At first, the effect of RPB on IPDI-PCM O/W emulsion was observed. Fig. 4 is the optical microphotographs of IPDI-PCM O/W emulsion after treating by RPB with different N. The control group is the IPDI-PCM O/W emulsion without disposing with RPB. Compared with the control group, the particle size of emulsion after treating with RPB is smaller and the size distribution is more uniform. When N is relatively low, the particle size of emulsion decreases quickly with increasing N. When N is higher than 1200 rpm, the particle size does not change obviously. It seems that the liquids experience a re-dispersing effect after transferring into RPB. Chen36 applied a coalescence-redispersion model to describe the exchange of reactants among droplets on every cage of RPB, considering that mixing was realized by collision, coalescence, and redispersion of two droplets.41 In the coalescence-redispersion model, all droplets have the same size and the coalescence of any two droplets is followed instantaneously by re-dispersing into two identical droplets,36 through which, the intensified mass transfer and high micro-mixing efficiency in RPB should be beneficial to monomers' diffusion during interfacial polymerization. The results obtained in this research are consistent with this model, and imply that the interfacial polymerization for preparation of microcapsule might be enhanced by RPB.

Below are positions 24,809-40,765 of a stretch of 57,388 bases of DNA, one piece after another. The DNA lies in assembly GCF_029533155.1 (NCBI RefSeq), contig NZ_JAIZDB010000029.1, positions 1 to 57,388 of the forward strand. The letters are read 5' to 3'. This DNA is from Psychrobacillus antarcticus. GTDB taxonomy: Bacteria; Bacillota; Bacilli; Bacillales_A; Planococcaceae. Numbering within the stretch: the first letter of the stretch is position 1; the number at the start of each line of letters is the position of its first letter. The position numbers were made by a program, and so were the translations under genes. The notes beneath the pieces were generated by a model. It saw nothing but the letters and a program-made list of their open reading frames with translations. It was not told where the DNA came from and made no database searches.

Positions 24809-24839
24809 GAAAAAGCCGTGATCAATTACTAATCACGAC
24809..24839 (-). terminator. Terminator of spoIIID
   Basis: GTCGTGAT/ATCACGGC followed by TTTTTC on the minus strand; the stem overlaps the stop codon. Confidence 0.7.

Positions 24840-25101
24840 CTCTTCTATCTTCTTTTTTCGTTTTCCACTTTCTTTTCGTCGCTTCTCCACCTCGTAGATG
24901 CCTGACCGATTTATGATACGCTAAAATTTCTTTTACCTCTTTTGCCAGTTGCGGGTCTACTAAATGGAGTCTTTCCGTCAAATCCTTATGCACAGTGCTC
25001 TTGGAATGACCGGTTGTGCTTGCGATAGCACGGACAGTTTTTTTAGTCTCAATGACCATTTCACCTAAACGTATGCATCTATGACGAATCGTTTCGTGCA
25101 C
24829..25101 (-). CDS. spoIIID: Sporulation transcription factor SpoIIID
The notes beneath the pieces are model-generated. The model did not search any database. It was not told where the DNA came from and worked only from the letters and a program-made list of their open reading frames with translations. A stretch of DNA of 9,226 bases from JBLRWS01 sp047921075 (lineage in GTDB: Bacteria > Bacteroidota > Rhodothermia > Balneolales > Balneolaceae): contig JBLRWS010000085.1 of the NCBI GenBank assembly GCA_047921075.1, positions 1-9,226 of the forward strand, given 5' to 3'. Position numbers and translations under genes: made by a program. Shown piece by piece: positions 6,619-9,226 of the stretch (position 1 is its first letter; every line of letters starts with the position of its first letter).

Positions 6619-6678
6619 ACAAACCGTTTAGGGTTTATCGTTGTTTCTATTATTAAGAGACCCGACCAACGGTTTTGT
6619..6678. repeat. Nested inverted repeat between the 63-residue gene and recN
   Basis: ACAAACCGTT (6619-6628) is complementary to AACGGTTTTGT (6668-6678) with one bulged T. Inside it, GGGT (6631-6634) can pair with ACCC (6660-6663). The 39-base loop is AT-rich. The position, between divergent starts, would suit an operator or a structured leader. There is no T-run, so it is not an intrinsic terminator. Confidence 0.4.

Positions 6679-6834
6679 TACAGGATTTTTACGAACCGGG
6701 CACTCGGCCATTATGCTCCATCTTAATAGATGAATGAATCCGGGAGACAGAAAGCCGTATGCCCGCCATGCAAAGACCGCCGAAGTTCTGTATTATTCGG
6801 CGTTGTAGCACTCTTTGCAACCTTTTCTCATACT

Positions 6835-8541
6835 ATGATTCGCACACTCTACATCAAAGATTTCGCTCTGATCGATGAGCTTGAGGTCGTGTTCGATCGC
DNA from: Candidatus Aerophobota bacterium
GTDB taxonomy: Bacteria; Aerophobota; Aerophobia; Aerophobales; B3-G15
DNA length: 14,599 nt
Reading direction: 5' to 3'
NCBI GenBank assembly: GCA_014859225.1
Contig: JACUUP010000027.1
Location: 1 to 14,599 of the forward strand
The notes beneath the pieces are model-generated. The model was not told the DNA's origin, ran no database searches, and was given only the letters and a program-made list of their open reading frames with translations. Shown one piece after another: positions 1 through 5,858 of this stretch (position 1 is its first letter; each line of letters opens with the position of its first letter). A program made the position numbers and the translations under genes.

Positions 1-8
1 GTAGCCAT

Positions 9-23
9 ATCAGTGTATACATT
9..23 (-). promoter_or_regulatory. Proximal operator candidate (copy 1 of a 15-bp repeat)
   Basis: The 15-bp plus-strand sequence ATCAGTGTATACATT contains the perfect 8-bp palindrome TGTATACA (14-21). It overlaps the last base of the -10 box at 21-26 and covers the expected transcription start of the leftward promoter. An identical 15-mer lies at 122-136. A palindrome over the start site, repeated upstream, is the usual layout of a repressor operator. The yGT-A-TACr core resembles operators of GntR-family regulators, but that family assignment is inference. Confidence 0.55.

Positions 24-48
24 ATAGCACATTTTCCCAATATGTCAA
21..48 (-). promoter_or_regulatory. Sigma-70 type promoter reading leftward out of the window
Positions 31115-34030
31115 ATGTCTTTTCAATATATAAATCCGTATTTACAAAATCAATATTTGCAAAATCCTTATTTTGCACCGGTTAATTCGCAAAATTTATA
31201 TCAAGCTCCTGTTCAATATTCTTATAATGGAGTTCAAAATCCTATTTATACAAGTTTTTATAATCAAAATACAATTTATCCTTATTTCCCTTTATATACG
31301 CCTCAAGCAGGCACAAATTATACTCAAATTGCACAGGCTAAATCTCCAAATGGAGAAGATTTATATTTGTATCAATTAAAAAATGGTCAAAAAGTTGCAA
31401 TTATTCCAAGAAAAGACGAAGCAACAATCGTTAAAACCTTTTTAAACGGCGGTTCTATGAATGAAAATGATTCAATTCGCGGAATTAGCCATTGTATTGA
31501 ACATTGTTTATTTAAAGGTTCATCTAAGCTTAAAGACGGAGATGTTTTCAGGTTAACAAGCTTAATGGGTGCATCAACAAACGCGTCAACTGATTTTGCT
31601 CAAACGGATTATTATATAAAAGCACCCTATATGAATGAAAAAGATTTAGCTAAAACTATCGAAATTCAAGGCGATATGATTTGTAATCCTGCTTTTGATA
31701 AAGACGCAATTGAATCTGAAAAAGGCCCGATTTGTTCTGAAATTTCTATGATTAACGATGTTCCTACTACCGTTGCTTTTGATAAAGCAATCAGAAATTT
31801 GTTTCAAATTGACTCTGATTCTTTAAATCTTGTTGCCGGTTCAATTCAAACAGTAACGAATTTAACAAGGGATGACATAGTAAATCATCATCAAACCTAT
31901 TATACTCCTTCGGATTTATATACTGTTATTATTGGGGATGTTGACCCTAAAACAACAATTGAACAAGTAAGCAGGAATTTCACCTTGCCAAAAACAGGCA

image file: c7ra01805c-f4.tif
Fig. 4 Optical microphotographs of IPDI-PCM O/W emulsion treated by RPB under different N (×100).

Optical microphotographs of control-microPCM, 1200r-HMC and 1200r-microPCM are shown in Fig. 5. All the three groups of microcapsules show clear spherical morphology, while a few of control-microPCMs and 1200r-microPCMs show a subsidence phenomenon. The mean diameters of control-microPCM, 1200r-HMC and 1200r-microPCM measured from optical microphotographs are about 11.88 μm, 12.31 μm and 11.83 μm, respectively. Interestingly, the mean diameter of 1200r-HMC is a little larger than that of 1200r-microPCM. This may be explained on the fact that cyclohexane droplets may coalesce faster during encapsulation process due to their very low viscosity.11 Fig. 6 shows the differential distributions and cumulative distributions of prepared microcapsules. In comparison to control-microPCM, the size distributions of both 1200r-HMC and 1200r-microPCM are much narrower. From the cumulative distribution analysis, it is found that more than 94.6% 1200r-HMC and 97.0% 1200r-microPCM are smaller than 17.65 μm. Normally, the particle size and size distribution of microcapsule is depending on the emulsifying process, such as stirring speed, emulsifier dosage and emulsifying time. The difference of size distribution between control-microPCM and microcapsules fabricated in RPB should be explained by the fact that the liquids reagents experience a re-dispersing effect as described above when running in RPB.